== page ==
Etymology
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Jacksonian 
1824, of or in the character of U.S. politician Andrew Jackson (1767-1845). The surname is recorded from early 14c., literally "Jack's son, son of a man named Jack." Jacksonville, Florida, was renamed for him in 1822 from earlier Cowford, said to be an English translation of a native name wacca pilatka [Room].
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jackstraw (n.)
1590s, "effigy of a man made of straw," from Jack + straw (n.); hence "man without substance or means." It also was a name of one of the leaders of the Peasants' Revolt of 1381. As the name of a game played with straw or strips, from 1801. Related: Jackstraws.
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Jacob 

masc. proper name; Old Testament patriarch, son of Isaac and Rebecca and father of the founders of the twelve tribes, from Late Latin Iacobus, from Greek Iakobos, from Hebrew Ya'aqobh, literally "one that takes by the heel; a supplanter" (Genesis xxv.26), a derivative of 'aqebh "heel." The most popular name for boys born in the U.S. from 1999 through 2008. Jacob's ladder, in various transferred uses from 1733, is from Genesis xxviii.12. In Spanish as Jago, Iago, also Diego; with alterations as Italian Giacomo, James, and (contracted) Spanish Jaime.

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Jacobean (adj.)
also Jacobian, 1770, literally "of James" (king or apostle), later (1844) especially "of the literary and architectural style of the time of James I," king of England 1603-1625. Supporters of James II after his abdication were called Jacobites (1689).
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Jacobin (n.)
early 14c., "Dominican friar," from Old French Jacobin (13c.) "Dominican friar" (also, in the Middle East, "a Copt"); so called because the order built its first convent near the church of Saint-Jacques in Paris. The masc. proper name Jacques is from Late Latin Iacobus, for which see Jacob.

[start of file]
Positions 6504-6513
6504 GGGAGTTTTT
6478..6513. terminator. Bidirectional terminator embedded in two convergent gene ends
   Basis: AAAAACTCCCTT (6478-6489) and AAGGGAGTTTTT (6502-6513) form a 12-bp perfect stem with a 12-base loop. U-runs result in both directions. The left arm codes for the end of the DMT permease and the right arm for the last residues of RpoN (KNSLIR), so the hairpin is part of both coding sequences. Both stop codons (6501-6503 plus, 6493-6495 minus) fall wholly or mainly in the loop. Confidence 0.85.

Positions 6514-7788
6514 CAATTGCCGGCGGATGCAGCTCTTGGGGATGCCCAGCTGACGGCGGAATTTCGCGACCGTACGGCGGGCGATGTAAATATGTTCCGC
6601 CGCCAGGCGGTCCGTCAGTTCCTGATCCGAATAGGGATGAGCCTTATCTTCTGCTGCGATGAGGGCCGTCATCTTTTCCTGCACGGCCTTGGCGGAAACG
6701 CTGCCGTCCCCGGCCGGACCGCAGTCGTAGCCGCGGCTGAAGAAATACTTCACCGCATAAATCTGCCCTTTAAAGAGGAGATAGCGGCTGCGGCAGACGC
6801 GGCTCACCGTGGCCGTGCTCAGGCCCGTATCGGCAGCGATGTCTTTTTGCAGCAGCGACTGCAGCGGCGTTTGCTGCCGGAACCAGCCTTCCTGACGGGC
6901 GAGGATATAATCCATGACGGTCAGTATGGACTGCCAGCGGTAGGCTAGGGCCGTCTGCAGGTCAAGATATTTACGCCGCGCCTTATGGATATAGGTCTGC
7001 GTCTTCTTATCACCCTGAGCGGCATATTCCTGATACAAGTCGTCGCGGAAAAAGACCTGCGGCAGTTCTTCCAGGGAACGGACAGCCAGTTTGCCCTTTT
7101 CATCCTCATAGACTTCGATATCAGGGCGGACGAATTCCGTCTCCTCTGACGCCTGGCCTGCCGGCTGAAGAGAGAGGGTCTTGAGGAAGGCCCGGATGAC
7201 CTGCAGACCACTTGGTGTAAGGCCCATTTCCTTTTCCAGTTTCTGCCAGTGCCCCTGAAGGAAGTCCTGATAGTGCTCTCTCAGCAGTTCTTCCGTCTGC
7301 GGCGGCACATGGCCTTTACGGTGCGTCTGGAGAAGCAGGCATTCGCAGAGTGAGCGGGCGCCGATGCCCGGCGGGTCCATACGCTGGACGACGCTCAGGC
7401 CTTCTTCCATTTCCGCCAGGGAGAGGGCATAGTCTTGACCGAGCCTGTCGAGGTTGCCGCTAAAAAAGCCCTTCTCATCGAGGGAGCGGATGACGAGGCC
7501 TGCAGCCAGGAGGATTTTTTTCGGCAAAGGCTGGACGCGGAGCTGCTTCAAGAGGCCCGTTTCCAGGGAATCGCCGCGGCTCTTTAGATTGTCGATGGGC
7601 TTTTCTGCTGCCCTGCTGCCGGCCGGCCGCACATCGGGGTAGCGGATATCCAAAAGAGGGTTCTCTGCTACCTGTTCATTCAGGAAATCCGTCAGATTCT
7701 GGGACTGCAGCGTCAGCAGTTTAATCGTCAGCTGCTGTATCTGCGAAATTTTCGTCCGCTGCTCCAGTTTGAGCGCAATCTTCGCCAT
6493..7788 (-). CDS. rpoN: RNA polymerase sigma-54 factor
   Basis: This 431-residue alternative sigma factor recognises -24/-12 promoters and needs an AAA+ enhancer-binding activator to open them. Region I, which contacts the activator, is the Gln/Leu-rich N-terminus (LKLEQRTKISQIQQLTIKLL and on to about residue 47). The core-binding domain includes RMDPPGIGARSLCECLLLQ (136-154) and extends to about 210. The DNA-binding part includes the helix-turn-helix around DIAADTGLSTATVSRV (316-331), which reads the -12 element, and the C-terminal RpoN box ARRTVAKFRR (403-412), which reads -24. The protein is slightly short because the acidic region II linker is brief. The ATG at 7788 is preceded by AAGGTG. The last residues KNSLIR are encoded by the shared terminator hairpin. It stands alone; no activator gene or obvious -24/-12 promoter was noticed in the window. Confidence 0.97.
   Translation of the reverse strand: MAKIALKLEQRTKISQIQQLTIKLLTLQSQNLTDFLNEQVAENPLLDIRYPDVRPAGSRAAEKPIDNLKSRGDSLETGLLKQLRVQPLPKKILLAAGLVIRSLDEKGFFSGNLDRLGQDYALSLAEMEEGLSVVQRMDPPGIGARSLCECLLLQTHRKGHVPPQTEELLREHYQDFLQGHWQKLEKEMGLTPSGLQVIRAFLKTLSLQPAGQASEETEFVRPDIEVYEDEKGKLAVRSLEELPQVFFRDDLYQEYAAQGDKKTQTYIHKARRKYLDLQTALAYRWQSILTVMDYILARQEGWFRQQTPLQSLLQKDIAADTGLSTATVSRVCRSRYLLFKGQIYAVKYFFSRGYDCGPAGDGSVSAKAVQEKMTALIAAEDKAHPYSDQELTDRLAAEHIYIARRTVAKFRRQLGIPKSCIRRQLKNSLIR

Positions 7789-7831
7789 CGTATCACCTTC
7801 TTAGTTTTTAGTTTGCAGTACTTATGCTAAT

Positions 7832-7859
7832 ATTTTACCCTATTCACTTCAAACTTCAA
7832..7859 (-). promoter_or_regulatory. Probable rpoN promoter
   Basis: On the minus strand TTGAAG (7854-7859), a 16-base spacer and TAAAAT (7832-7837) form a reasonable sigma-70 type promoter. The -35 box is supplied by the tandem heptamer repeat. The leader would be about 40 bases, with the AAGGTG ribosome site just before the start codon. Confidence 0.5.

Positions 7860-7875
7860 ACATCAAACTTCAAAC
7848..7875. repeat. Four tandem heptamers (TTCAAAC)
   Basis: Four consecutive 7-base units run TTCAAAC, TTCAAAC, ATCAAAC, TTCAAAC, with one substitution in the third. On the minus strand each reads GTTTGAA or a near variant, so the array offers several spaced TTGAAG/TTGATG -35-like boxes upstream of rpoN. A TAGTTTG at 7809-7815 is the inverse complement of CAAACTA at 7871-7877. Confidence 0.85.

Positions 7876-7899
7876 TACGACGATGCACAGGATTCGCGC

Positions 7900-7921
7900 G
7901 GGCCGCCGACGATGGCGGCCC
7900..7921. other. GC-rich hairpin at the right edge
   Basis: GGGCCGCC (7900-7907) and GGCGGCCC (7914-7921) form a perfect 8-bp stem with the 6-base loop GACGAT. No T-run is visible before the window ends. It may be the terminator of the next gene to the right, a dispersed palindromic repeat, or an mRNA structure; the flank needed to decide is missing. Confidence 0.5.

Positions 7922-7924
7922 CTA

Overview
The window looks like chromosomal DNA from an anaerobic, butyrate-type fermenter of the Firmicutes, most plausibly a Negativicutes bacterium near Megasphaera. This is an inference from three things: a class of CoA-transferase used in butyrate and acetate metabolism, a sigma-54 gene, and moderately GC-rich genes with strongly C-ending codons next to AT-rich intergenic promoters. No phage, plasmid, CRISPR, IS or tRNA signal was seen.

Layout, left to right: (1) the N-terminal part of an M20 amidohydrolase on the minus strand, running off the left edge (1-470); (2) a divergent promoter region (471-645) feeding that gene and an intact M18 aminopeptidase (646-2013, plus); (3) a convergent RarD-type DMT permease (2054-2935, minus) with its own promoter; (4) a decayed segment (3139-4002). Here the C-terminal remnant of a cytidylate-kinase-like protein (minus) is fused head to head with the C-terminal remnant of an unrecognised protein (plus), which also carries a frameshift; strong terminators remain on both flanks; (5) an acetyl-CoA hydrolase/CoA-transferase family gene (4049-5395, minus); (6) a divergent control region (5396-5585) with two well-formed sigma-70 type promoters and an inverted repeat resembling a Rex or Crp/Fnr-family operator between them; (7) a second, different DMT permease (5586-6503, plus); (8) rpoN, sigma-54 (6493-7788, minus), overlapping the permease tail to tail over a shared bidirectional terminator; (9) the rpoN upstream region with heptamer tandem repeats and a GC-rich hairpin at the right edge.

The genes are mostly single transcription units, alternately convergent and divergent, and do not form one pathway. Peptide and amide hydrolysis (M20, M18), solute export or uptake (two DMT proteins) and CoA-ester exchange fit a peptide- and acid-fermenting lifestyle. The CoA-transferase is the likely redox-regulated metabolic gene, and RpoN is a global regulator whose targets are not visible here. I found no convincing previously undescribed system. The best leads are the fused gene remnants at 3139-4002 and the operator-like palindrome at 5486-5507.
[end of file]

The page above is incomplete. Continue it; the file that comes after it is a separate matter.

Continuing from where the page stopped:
The Revolutionary extremists ("Society of the Friends of the Constitution") made their club headquarters there October 1789 and supported Robespierre during the Terror. They were suppressed along with him in November 1794 and many members executed. In English, the word quickly became a scare-word for the worst excesses of the French Revolution, and since 1793 it has been used generically and often inappropriately of allegedly radical politicians and reformers. Related: Jacobinism; Jacobinic; Jacobinical.
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Jacquard (adj.)
in reference to a type of loom, 1841, from Joseph Marie Jacquard (1752-1834) of Lyons, inventor of new weaving technology c. 1800.
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Jacquerie (n.)

"French peasantry," 1520s, from French jacquerie "peasants or villeins collectively" (15c.), from Jacques, the proper name, which is used as Jack is used in English, in the sense of "any common fellow." So it also means "the rising of the northern French peasants against the nobles in 1357-8," from a French usage. Etymologically, Jacques is from Late Latin Iacobus (see Jacob).

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Jacuzzi (n.)

type of whirlpool bath, 1961, U.S. proprietary name, from Jacuzzi Brothers, then headquartered in California, who earlier made jet pumps for motorboats. The family immigrated from Friuli in northern Italy.

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jade (n.1)
ornamental stone, 1721, earlier iada (1590s), from French le jade, misdivision of earlier l'ejade, from Spanish piedra de (la) ijada or yjada (1560s), "(stone of) colic or pain in the side" (jade was thought to cure this), from Vulgar Latin *iliata, from Latin ileus "severe colic" (see ileus). As an adjective from 1865.
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jade (n.2)
"worn-out horse," late 14c., apparently originally "cart horse," a word of uncertain origin. Barnhart and Century Dictionary suggests a variant of yaid, yald "whore," literally "mare" (c. 1400), from a Scandinavian source akin to Old Norse jalda "mare," and ultimately from Finno-Ugric (compare Mordvin al'd'a "mare"). But OED finds the assumption of a Scandinavian connection "without reason." As a term of abuse for a woman, it dates from 1550s; in early use also of mean or worthless men, and sometimes simply "a young woman."
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